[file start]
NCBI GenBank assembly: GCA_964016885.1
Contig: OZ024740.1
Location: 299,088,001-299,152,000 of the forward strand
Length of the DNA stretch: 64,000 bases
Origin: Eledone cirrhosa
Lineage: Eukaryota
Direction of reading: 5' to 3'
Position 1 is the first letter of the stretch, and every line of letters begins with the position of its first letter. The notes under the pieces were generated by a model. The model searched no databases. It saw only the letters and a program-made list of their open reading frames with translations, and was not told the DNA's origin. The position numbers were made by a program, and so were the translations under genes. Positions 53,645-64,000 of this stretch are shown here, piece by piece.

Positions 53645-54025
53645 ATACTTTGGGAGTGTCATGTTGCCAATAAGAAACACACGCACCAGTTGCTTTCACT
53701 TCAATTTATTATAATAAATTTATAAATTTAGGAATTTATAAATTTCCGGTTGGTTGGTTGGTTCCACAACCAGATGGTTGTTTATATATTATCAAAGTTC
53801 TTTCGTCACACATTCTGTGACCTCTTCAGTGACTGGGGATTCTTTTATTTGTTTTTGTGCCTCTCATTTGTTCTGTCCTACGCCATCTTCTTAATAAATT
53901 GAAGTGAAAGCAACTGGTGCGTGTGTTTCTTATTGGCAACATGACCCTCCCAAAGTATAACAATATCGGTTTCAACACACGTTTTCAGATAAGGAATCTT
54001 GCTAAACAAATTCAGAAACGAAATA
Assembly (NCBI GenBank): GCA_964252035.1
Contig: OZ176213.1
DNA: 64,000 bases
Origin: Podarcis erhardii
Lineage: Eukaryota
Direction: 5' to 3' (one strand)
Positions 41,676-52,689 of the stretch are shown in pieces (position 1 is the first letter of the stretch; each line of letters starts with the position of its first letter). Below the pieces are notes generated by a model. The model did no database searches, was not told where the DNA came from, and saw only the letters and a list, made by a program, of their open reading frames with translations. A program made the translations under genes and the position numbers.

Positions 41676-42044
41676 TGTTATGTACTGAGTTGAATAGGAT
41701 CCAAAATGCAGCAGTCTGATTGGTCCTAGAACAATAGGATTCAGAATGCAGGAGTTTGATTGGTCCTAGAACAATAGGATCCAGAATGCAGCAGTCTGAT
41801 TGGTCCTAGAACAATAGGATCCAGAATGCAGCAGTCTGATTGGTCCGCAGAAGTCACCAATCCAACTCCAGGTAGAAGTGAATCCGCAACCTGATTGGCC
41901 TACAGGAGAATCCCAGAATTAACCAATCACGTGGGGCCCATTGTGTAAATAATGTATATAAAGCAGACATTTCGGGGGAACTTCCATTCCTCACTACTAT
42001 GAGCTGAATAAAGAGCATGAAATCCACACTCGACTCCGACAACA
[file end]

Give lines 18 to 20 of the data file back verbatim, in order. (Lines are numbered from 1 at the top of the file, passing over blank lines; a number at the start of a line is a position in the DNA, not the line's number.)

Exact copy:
Origin: Podarcis erhardii
Lineage: Eukaryota
Direction: 5' to 3' (one strand)